Turning to FIG. 2, the integration unit 48 includes a microprocessor or microcontroller 50 and a system bus 52. A program memory 54 is coupled to the system bus 52. The program memory may be an electronically erasable programmable read-only memory (EEPROM), FLASH, PROM or ROM. The program memory 54 is used for storing various software programs, for example, as illustrated in FIGS. 3 through 9B.

The integration unit 48 may also include a data memory, for example, a random access memory (RAM) memory 56. The data memory 56 is likewise attached to the system bus 52. A non-volatile memory 58 may also be provided, for example, a EEPROM. The non-volatile memory 58 may be utilized for logging faults to provide a fault history log. In order to associate controller faults with real time, a conventional real time clock 60 may also be provided. The real time clock 60 as well as the non-volatile memory 58 are connected to the system bus 52.

The integration unit 48 may also include a plurality of communication interfaces, generally identified with the reference numerals 62 and 64. As shown, the communication interface 62 is used for providing bi-directional communication to the pump controllers 38, 40 (FIG. 1) while the communication interface 64 is for providing bi-directional communication with the tank gauge 46. The communication interfaces 62, 64 may be configured to include a universal asynchronous receiver transmitter (UART) 66, 68 as well as a RS 485 transceiver 70, 72. As mentioned above, the integration unit 48 integrates the pump controllers 38 and 40 with a tank gauge 46 to provide enhanced functional and diagnostic capabilities heretofore unknown.

Software

FIGS. 3-9B are software flaw diagrams which illustrate enhanced functional and diagnostic capability for a fuel delivery system heretofore unknown. In particular. FIG. 3 is a software flow diagram for monitoring pump controller faults. FIG. 4 is a software flow diagram which relates a system for providing an automated response to an empty tank fault. FIG. 5 is a software flow diagram for distinguishing a line leak from a motor controller fault. FIG. 6 is a software flow diagram for use in pressure transducer testing. FIG. 7 is a software flow diagram for pressure transducer testing with a variable frequency pump controller. FIG. 8 is a software flow diagram for automatic line leak calibration. FIGS. 9A and 9B represent a software flow diagram for a faulty relief valve diagnosis system for manifolded tanks.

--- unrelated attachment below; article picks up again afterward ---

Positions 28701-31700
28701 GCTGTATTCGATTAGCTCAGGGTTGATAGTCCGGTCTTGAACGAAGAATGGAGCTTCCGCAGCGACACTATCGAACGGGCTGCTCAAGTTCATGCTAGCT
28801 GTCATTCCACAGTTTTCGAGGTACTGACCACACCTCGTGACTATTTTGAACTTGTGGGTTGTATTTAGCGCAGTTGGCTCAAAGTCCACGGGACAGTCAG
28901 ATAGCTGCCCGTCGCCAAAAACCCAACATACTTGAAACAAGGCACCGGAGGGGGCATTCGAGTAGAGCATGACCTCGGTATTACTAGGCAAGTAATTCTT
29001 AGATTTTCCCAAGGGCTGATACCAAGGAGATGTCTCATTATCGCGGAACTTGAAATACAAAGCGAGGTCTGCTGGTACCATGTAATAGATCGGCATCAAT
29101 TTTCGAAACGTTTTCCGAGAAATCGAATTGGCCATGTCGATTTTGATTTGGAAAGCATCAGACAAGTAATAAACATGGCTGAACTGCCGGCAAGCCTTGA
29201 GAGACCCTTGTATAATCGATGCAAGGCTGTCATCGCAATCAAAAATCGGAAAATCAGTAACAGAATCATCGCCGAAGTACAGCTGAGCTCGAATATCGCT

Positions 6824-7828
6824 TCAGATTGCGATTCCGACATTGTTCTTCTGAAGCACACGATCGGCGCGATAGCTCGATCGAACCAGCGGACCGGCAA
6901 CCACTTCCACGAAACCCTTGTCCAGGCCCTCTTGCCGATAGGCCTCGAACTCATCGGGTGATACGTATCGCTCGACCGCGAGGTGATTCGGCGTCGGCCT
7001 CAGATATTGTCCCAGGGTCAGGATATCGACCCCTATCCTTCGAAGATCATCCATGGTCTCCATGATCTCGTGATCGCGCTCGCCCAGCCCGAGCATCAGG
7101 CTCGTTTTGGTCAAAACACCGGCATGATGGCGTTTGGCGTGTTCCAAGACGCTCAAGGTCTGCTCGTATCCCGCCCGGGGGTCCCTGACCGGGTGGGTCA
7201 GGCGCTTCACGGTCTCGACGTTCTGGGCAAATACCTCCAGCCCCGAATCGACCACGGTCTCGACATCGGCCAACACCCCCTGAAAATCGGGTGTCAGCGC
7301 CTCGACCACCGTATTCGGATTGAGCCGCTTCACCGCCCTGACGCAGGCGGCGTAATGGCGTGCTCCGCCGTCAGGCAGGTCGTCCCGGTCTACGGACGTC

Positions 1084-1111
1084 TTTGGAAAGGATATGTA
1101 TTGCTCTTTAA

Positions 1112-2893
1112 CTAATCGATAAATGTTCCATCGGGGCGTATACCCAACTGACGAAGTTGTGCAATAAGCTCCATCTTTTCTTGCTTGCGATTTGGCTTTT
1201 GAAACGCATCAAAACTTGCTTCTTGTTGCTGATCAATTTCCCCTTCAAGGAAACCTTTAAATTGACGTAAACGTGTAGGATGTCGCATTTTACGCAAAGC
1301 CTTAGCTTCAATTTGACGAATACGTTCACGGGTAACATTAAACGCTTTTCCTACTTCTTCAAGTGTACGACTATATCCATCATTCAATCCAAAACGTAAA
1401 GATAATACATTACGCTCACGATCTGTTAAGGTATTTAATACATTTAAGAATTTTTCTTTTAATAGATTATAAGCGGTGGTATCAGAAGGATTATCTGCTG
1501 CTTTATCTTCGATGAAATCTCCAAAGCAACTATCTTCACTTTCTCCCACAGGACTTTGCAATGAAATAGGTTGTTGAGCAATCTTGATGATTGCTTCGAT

Referring to FIG. 3, a system for monitoring pump controller faults is illustrated. In particular, pump controller faults are known to be indicated visibly or audibly on the pump controller itself. Ideally, controller faults are manually noted and logged. However, situations are known in which station attendants simply reset the controller without manually logging the faults thereby causing the fault history to be lost.